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For foreign travellers, Phetchaburi may not sound familiar. But the province is only 168 kilometers west of Bangkok, and one of the destinations that caters for everyone’s needs, boasting abundant rich nature, historical architecture, and eco-tourism homestays. It is also a place where the late King Rama IX left his final legacy to the country.

Along the shoreline of the Gulf of Thailand

Our three-day, two-night visit to Phetchaburi started by driving to Samut Songkram, then taking the road along the western Seaboard of Thailand for about 82 kilometers to Cha-Am district. We drove across Bang Tabun bridge, which is a perfect spot to see the sunrise and how the seamen live and work.

Along the roadside, after crossing the bridge, is the largest sea salt farming area in Thailand. The best chance to catch the view of white sea salt farms and the local farmers’ way of life is during the end of November to May.

Then we headed to Wat Nok Pak Talay, famous for its temple in the shape of big, peculiar yellow barque named “Petra Nippanang”. Built to a combination of Thai and Chinese craftmanship, the barge temple has a beautiful lacquered wall pasted with gold leaf paintings.

On the road to Chao Samran beach, you can stop at The Model of the Sea Farm Project, a royalty-initiated project by Her Majesty Queen Sirikit, the Queen Mother of Thailand. It is an integrated aquaculture marine farm with a zero-waste water circulation system. There are also model ponds for raising many kinds of aquatic animals. Another very interesting feature is the delicious grape-like seaweed which does not really look like seaweed at all.

Laem Phak Bia Environmental Study and Development Project is another royal initiative worth visiting. Thirty years ago, the project was one of the first development projects by His Majesty King Rama IX, and is now a popular birdwatching spot; many rare types of both local and migratory birds are found here. When I was there, little cormorants and a large herd of pelicans were sitting leisurely on the water.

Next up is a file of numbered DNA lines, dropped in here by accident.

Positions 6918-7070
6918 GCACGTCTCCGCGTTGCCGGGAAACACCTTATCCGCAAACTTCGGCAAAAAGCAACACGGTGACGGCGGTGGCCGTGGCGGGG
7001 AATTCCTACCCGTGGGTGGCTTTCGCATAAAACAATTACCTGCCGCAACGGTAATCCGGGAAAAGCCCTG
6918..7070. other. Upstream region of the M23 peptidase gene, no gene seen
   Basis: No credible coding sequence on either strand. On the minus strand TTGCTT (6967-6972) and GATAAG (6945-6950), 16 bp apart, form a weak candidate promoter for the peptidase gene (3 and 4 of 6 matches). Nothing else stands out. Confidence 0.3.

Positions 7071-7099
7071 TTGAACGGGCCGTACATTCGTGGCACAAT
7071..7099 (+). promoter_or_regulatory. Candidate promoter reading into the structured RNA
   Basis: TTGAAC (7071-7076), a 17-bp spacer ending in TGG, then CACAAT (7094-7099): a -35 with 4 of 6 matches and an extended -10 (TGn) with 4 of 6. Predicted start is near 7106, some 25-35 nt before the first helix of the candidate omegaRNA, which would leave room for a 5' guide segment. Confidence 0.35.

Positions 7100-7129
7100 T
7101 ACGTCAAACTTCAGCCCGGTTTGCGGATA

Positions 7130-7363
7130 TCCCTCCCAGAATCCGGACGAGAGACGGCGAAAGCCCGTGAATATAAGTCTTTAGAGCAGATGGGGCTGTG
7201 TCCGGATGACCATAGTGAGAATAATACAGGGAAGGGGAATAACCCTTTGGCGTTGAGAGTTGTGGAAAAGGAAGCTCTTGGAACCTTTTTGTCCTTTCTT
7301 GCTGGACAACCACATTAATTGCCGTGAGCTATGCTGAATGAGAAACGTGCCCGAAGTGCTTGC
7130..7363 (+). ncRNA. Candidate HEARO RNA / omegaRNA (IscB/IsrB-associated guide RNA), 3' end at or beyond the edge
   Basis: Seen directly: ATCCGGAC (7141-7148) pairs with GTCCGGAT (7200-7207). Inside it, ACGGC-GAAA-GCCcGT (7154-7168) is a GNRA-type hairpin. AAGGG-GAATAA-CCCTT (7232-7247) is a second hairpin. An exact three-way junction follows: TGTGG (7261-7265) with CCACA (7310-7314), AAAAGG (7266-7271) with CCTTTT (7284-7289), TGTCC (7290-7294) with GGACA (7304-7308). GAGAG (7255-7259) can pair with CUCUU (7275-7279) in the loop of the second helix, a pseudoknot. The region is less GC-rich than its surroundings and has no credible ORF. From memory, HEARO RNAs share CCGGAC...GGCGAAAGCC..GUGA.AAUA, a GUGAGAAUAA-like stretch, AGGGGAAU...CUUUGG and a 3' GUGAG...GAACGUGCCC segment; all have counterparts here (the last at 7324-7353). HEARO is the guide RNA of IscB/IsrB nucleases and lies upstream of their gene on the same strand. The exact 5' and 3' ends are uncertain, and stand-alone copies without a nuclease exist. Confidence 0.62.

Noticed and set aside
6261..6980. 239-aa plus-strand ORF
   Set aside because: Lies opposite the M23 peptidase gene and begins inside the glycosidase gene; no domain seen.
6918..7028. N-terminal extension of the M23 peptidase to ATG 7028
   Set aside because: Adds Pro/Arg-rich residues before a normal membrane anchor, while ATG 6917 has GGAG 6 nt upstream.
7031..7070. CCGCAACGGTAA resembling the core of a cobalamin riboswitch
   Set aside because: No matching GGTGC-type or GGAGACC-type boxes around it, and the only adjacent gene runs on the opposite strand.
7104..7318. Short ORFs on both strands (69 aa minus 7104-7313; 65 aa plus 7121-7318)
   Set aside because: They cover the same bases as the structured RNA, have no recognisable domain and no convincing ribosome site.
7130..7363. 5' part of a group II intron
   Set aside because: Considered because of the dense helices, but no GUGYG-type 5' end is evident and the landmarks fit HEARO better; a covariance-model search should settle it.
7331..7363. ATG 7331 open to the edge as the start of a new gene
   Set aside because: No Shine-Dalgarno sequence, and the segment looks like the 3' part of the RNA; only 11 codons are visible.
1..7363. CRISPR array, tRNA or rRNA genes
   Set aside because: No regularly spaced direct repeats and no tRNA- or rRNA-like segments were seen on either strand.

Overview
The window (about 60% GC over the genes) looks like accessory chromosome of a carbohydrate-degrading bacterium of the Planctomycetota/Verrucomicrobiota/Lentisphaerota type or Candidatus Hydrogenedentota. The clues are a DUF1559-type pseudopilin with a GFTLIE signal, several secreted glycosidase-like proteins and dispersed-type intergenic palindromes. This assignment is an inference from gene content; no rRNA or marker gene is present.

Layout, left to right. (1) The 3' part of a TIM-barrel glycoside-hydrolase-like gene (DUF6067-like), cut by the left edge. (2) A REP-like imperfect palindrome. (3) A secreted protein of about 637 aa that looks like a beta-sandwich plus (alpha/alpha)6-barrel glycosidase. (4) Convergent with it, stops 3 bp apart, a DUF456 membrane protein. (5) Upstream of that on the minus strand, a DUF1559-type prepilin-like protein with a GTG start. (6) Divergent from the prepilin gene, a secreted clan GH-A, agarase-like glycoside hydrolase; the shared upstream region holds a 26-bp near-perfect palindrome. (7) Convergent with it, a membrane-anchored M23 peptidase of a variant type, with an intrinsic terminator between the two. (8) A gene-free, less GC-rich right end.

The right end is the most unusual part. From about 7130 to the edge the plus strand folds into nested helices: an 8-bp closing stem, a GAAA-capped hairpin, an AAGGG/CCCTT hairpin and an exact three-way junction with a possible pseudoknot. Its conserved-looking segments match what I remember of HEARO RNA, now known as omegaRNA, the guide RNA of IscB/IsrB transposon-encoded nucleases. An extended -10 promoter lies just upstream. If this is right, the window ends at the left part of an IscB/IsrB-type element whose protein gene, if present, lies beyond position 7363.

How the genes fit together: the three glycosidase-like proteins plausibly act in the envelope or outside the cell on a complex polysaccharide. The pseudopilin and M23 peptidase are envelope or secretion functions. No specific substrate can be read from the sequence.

Chao Samran, Puek Tian, and Cha-Am Beach are three well-known beaches in Phetchaburi with their own characteristics. Chao Samran is a place where Bruda whale sightings are reported, while Cha-Am is best for swimming and sea activities.

Phetchaburi City: Art, Culture, and Hipster

Phetchaburi is a place where roots of beautiful ancient architecture from the Ayutthaya period still remain.

Muang Phet Riverside Market is an area where the old and the new blend harmoniously. If you have time, visit the popular and vibrant Street Art Riverside Community Alley. The alley’s colorful walls were created by local artists, and is a great place to check-in and take pictures, strolling, and tasting varieties of local food.

From the market, we headed to “Phranakhon Khiri” or “Khao Wang”. Traveling to Khao Wang can either be by electrical tram or on foot. Phra Nakorn Kiri has palaces, residences, and also Wat Phra Kaew Noi temple, built in the reign of King Rama IV. The best time to visit is between 9 and 10 am when it is not too hot.

The Great Mountain and the Mist

We drove through the Tenasserim Range to savor the scent of rain and fresh air in Kaeng Krachan National Park, the largest national park in Thailand. The best viewing spot to see the beautiful sea of fog is 50 kilometers from the Park office. For bird watchers, Camp Ban Krang is the place. Hornbills and southern lemurs can be seen here, indicating that the bio-diversity is still very much intact.

Chang Hua Mun Project is the last royal initiative of King Rama IX, where His Majesty used his own assets to buy land from local people and transform it into a model agricultural project. You can learn about varieties of local plants, such as rose apple, pineapple, and rubber. Don’t miss shopping for fresh milk, and sample the milk ice-cream.

Banrai Sookjai Tham is an organic farm stay in the midst of nature. At this farm, organic farming and mixed corps are grown according to principles based on King Rama IX’s Sufficiency Agriculture Guidelines. Enjoy your stroll through the herb and vegetable gardens, and collect some for cooking.

Everybody loves looking at the stars, and stargazers will love this place. As you look up into the pitch-black sky, fireflies hover around you. One way to measure the air quality is by looking for small animals and insects like fireflies. Where the fireflies are, there is fresh air.

We were very impressed with Phetchaburi, from the beaches to the mountains. What we experienced during three days and two nights is not just how soothing and refreshing Mother Nature is, but that happiness can often be found in small, simple things.